If you like dramas, with some mystery, set – even partly – in wartime, like Lissa EvansCrooked Heart, Sarah Watersheds‘ The Night Watch, and Kate Atkinson‘s  Life After Life, all of which I adored, this will appeal to you. It’s a book I found desperately sad – these stories you read about people dying alone, sometimes undiscovered for a considerable time, always affect me. Paulson-Ellis has taken such a scenario, and woven a life from it, as well as the tale of Margaret Penny, who has reached 47 and realised how easy it is to lose everything you thought was yours.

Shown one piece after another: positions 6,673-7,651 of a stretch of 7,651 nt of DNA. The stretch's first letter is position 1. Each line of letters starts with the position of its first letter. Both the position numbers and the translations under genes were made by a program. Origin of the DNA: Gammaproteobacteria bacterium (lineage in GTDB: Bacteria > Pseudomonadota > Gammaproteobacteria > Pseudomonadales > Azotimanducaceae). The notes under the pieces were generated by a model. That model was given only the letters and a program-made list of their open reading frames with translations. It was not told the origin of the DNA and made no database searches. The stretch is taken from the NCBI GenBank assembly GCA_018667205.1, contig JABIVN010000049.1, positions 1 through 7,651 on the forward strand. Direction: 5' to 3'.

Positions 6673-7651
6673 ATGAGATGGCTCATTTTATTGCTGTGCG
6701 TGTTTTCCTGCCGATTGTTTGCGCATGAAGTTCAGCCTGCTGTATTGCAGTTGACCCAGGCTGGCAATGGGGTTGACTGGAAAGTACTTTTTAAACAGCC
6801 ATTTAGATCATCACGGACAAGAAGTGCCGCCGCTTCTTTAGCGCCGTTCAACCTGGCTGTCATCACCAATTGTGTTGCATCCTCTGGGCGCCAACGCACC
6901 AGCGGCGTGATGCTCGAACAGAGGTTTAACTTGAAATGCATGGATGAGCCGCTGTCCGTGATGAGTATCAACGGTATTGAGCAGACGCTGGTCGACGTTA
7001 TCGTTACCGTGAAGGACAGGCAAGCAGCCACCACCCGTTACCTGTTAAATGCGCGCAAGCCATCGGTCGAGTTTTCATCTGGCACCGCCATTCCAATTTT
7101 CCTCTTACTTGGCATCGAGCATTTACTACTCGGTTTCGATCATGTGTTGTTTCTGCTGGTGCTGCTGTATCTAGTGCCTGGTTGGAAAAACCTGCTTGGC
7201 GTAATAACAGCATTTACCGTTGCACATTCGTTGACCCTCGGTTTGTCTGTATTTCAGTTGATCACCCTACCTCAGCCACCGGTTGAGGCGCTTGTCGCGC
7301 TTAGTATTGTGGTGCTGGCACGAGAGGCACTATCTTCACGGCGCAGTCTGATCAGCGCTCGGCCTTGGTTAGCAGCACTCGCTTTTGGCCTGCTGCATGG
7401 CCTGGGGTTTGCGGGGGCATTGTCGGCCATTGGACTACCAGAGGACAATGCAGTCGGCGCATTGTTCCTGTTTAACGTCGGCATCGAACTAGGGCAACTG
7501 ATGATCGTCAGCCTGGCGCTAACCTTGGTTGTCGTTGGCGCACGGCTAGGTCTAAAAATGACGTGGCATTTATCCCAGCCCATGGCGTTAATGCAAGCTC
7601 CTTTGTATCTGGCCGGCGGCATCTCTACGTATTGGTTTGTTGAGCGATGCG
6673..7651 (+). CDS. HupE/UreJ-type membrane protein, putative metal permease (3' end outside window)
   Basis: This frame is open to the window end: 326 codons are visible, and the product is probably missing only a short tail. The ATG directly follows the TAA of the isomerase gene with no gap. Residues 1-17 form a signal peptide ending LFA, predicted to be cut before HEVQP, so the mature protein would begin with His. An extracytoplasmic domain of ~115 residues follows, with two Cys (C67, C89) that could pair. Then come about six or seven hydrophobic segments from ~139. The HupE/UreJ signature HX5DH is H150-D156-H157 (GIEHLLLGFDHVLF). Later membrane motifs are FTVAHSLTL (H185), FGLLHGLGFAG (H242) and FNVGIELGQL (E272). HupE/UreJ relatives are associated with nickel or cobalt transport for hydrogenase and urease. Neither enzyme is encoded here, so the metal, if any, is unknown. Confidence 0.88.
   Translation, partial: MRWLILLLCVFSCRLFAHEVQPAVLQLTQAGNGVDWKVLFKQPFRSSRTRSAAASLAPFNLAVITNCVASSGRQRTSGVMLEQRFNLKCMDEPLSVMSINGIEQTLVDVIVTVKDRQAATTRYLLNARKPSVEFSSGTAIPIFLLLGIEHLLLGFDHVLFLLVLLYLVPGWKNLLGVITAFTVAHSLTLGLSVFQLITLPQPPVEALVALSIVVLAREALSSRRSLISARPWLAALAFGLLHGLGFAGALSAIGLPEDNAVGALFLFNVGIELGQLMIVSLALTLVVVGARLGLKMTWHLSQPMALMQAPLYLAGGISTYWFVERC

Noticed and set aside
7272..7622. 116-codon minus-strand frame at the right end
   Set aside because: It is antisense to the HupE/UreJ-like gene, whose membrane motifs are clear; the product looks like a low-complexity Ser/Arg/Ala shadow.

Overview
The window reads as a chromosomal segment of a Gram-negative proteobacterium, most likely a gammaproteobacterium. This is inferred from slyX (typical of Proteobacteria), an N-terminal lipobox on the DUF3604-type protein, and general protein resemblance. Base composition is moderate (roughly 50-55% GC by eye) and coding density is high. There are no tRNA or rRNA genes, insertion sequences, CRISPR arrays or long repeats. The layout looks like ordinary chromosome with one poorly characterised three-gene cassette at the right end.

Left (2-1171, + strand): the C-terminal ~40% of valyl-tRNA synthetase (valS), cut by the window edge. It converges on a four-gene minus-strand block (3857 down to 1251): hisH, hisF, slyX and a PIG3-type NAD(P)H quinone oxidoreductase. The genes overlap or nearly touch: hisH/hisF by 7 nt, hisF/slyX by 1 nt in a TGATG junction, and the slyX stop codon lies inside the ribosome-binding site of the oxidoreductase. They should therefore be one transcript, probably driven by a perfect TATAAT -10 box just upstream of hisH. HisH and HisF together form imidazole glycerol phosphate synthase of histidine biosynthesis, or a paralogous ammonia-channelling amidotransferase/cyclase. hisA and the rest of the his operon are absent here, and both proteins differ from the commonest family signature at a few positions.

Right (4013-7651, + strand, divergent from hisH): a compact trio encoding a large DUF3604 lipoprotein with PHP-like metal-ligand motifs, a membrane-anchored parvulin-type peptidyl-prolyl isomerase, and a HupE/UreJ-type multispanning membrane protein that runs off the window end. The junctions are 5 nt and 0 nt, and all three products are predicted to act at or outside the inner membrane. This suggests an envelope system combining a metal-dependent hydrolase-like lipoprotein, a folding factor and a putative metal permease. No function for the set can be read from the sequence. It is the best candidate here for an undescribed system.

Mary Paulson-Ellis is an original and exciting new voice to look out for on the Scottish fiction scene, and I’ll definitely be looking forward to seeing what she comes up with next. Meanwhile, if you enjoyed the titles I mentioned, I’d highly recommend this.

My thanks to Picador Books for my copy of this novel, in exchange for an honest review.